I did find one interesting bit of window-dressing: at 10:30 there's a partial shot of what looks like a cheat sheet for a computer's instruction set or operating system. It's called "POS", the instructions are divided into a "Physical Level" and a "Logical Level", and they include "EXCP", "WAIT", "OPEN FILE", "CLOSE FILE", "GET FILE", and "PUT FILE"--all of those take an argument (?) "CCB-NAME". Since the ISO networking stack has a "physical layer", it's possible someone glimpsed this card, thought "Aha! The Internet!" and rushed to Wikipedia or whatever source Wikipedia is based on. That's the best I can come up with.

If I may damn with faint praise, the first fifteen minutes of the movie are fun. The opening credits are great, with a corny sitcom-theme-style opening song (which describes a much better movie) and visuals that combine colorful 60s geometric design with computer imagery like punch card chads and reel-to-reel tape.

The first scene features a professor played by William Schallert (who'd just played the Federation bureaucrat in "The Trouble with Tribbles") trying to convince the antediluvian dean that dropping $10k on a computer (about $60k in today's money) would be a great investment for the school.

Meanwhile the loveable, nonthreatening youth of the college are eavesdropping on this conversation via transitor radio, and check this out--Kurt Russell is eighteen years old when they're filming this movie. The other kids are in their early twenties. I've been watching all these old B-movies that cast twenty-four-year-olds as high school students, and by comparison these college-age kids look too young to be in college! It's insanity.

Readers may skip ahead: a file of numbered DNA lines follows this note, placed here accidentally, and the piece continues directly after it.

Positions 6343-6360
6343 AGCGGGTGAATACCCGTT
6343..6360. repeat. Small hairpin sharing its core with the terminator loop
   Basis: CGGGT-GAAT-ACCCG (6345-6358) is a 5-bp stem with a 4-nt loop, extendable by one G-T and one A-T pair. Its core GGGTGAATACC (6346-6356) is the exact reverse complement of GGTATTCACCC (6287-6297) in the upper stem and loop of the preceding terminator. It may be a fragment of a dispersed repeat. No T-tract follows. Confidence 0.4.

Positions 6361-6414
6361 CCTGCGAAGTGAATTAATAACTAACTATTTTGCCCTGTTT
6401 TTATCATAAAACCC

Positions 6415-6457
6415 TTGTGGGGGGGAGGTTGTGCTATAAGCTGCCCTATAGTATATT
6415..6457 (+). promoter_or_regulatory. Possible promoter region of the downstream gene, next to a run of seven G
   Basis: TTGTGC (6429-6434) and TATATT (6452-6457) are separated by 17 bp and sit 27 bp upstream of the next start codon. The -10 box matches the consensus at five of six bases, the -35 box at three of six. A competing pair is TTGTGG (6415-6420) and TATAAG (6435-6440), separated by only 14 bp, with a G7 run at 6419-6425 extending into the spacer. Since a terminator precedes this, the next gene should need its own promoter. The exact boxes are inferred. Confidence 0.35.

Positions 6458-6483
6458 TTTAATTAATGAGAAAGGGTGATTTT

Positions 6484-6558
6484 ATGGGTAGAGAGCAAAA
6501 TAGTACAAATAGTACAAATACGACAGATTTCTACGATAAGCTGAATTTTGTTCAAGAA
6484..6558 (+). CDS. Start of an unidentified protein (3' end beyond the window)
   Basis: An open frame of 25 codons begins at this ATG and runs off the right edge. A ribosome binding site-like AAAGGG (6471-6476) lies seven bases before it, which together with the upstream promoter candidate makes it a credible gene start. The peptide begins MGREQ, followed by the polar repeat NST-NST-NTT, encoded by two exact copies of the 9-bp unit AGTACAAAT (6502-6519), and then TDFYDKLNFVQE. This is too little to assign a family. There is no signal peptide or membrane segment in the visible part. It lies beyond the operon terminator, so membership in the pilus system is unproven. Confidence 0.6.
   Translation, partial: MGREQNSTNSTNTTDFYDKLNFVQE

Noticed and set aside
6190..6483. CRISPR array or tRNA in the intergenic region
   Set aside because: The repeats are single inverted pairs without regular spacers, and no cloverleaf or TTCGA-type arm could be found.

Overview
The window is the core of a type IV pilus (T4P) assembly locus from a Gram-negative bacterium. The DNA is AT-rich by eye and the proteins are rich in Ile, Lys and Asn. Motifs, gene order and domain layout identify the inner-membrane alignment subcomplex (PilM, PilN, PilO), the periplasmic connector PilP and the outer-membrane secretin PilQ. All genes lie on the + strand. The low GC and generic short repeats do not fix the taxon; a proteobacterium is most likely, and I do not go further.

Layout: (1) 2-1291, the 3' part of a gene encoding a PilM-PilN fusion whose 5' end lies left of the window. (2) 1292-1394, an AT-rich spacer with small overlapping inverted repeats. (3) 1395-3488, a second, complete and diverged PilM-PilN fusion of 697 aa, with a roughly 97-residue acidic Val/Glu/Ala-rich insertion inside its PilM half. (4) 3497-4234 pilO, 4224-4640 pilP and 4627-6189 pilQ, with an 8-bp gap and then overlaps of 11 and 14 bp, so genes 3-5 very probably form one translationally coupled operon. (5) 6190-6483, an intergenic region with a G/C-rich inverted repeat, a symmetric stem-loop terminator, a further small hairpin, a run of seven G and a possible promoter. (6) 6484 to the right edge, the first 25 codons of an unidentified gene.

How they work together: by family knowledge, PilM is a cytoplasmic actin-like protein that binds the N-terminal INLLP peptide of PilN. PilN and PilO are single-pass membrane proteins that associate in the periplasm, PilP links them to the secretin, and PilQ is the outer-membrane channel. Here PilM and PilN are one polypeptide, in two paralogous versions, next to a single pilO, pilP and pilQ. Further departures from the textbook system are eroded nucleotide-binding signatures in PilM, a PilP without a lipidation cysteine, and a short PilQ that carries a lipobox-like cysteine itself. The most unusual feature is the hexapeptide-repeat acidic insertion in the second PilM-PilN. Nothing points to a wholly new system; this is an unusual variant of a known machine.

Anyway, the kids convince local businessman Cesar Romero to donate an old computer to the college, he does so (apparently without wiping the tapes he's been using to computerize his numbers racket), there's a great scene where they set up the enormous computer, and then an interesting scene where the computer's capabilities are demonstrated (pretty realistic, by the standards of the rest of the movie). In a very strange twist, the computer breaks when the professor tries to get it to run a twenty-year-old program off a tape. (That would be a program from 1950--like a friggin' UNIVAC program or something. Supposedly this computer's twenty years old.) That's pretty much the end of the good part.

Of all the movie's inaccuracies, the worst comes at the end, when the guy who was in "The Trouble With Tribbles" reenacts the first scene with the dean, except instead of a computer, he's trying to get the dean to drop a few grand on another technological wonder, the electroheliospectrograph. Apparently computers are just a fad for this guy. Kurt Russell reprised his bland college-student character in two sequels, which employ more traditional SF gimmicks like invisibility potions and strength serums. If I'd been in charge I would have made a new stupid college computer teen comedy every few years as a kind of marker to track society's feelings towards computers through the 70s and 80s.

I watched the movie with Pat, 1) to make watching a bad old movie bearable, 2) to have another pair of eyes looking for ARPANET references. Pat's opinion: "They should do a sequel starring Kurt Russell as he is now."

The movie was remade with Kirk Cameron in 1995, and it's possible that movie is the one with the reference to the Internet, but I'm not really interested in something that late.

[0] I got a used DVD of the movie, and there were a few seconds of skipped video. It's possible the elusive ARPANET reference was in there. It's very very unlikely.

Filed under:


[Main] [Edit]

Unless otherwise noted, all content licensed by Leonard Richardson
under a Creative Commons License.